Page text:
At the end of the commercial, the man finally dives into the pool causing a splash of water to hit the iPhone. And miraculously, it still keeps playing music.

water splash

What you probably missed in the commercial is the very faint disclaimer at the very end.

*MOUSE PRINT:

iPhone disclaimer

In case you still can’t read that, it says “Liquid damage not covered under warranty.”

So why does the ad seemingly tout the waterproof or water-resistant properties of the device if they are not willing to stand behind it? We asked Apple, but all a spokesperson would say is:

“iPhone 7 and 7 Plus are splash, water and dust resistance. The entire enclosure was reengineered to make the very first water resistant iPhone, enabling it to handle mishaps such as spills and splashes.”




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October 17, 2016

When is “Sold by Amazon” Not the Same as “Bought from Amazon”?

Filed under: Electronics,Internet,Retail — Edgar (aka MrConsumer) @ 6:45 am

Mouse Print* reader Chris L. recently purchased a $1,900 piano from Amazon and was offered three months of online piano lessons for free as part of the deal.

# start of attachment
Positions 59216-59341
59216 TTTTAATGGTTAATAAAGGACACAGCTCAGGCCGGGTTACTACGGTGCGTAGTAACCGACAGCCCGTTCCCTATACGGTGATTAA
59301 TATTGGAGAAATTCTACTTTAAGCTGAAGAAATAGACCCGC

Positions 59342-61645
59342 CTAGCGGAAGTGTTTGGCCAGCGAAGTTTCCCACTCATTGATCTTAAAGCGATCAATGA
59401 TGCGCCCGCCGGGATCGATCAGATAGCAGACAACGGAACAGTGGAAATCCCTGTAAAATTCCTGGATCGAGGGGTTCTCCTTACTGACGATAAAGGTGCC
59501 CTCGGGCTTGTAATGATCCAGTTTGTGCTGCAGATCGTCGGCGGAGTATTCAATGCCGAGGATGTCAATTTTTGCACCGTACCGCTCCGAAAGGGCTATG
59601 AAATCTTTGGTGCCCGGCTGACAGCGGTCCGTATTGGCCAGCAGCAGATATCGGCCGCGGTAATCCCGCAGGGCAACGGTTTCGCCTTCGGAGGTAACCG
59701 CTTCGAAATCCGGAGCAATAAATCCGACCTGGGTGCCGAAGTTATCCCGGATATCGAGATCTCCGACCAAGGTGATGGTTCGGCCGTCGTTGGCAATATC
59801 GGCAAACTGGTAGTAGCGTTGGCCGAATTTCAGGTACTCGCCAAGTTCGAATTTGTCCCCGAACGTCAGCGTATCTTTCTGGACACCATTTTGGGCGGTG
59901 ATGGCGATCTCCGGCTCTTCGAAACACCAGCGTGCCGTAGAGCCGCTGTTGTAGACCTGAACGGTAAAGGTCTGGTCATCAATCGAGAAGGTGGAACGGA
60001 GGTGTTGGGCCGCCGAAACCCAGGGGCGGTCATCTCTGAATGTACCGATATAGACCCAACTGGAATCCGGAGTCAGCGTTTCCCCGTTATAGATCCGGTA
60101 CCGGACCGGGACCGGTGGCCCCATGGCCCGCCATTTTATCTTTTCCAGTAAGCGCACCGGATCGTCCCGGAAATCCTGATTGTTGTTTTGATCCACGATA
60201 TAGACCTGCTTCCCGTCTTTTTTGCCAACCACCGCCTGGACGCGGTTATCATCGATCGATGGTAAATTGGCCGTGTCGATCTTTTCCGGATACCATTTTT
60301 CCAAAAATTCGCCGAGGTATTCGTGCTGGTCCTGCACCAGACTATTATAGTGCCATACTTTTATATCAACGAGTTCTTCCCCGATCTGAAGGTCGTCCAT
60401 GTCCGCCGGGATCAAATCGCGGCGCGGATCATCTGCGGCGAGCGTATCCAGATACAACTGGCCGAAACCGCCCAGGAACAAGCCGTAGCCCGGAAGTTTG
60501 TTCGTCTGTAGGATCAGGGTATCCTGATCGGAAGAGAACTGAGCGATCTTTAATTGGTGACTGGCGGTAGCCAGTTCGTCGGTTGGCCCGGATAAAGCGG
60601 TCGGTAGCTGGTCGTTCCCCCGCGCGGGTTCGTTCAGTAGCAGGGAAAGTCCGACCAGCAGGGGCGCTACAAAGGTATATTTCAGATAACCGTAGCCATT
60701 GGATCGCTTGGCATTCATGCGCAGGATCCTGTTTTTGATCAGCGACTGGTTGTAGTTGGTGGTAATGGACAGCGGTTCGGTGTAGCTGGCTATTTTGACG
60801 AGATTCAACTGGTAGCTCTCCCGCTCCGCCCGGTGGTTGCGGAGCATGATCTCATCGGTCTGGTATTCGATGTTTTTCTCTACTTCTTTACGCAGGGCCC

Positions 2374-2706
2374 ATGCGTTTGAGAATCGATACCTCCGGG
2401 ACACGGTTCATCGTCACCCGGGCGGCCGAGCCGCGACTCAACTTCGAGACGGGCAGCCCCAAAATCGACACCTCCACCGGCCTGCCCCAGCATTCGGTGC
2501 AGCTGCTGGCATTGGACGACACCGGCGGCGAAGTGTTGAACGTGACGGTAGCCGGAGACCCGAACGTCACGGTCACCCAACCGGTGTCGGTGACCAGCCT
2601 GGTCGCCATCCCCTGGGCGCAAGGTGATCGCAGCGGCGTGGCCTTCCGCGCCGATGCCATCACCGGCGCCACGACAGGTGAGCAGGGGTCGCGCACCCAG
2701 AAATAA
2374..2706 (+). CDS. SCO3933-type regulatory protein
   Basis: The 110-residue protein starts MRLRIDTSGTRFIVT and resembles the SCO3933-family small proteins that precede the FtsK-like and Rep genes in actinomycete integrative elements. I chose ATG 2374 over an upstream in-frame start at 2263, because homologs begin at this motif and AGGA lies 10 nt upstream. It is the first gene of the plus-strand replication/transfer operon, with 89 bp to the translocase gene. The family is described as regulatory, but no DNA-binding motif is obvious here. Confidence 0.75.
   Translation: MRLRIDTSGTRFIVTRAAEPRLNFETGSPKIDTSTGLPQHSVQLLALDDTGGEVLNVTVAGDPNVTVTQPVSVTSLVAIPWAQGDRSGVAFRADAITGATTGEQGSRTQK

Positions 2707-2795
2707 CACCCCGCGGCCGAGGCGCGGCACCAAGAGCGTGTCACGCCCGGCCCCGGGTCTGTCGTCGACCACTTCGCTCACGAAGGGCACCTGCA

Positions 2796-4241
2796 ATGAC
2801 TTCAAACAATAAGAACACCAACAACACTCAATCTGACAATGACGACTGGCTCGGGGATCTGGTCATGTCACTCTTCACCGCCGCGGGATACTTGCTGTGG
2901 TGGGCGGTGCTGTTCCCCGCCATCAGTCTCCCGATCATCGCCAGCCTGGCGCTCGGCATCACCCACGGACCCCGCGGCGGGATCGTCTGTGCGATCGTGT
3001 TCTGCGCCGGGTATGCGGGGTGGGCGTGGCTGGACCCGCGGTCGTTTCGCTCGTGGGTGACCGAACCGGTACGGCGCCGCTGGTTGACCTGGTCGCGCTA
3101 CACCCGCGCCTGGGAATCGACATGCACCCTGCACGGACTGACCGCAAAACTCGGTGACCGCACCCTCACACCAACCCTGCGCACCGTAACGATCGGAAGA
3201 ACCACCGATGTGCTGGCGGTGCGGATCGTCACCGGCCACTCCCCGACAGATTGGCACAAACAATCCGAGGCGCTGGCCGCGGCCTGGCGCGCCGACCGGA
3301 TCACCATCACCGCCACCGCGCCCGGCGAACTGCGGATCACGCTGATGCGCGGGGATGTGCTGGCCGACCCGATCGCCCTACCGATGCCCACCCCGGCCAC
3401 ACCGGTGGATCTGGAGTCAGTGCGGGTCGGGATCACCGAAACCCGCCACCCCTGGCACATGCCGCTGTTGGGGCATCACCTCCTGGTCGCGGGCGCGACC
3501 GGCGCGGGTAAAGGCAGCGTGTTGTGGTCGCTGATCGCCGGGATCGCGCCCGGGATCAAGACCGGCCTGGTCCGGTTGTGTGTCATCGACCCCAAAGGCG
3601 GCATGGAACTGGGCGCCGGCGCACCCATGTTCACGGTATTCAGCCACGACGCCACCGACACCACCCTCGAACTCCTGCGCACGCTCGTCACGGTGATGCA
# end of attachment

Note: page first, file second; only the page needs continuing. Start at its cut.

Amazon piano

When he didn’t receive an email with his promotional code from Amazon for the free piano lessons, he contacted customer service via chat. An hour and 20 minutes later, nine representatives later, and a bazillion bogus excuses later, he finally extracted a promise that he would be sent the appropriate promotional code for the piano lessons. But, he never received it.

Finally he received an email explaining the real reason he never got the free piano lessons — he got tripped up by the fine print.

The original offer and the terms and conditions used magic words that most people wouldn’t understand had a very specific meaning.

MOUSE PRINT*:

amazon piano

********
Piano terms

Although our consumer purchased the piano at Amazon.com, he did not buy it from Amazon.com. He bought it from a third party marketplace seller found on the Amazon website and the order was “fulfilled by Amazon” meaning that Amazon shipped it out for the seller. The promotion, however, required that the piano be “sold and shipped” by Amazon alone.

Would anyone ever catch that nuance? And why was it promoted on a page where the offer didn’t apply?

Fortunately for Chris, the actual company providing the free lessons, Skoove.com, provided him with three months of free lessons after he sent them proof of purchase.




  ADV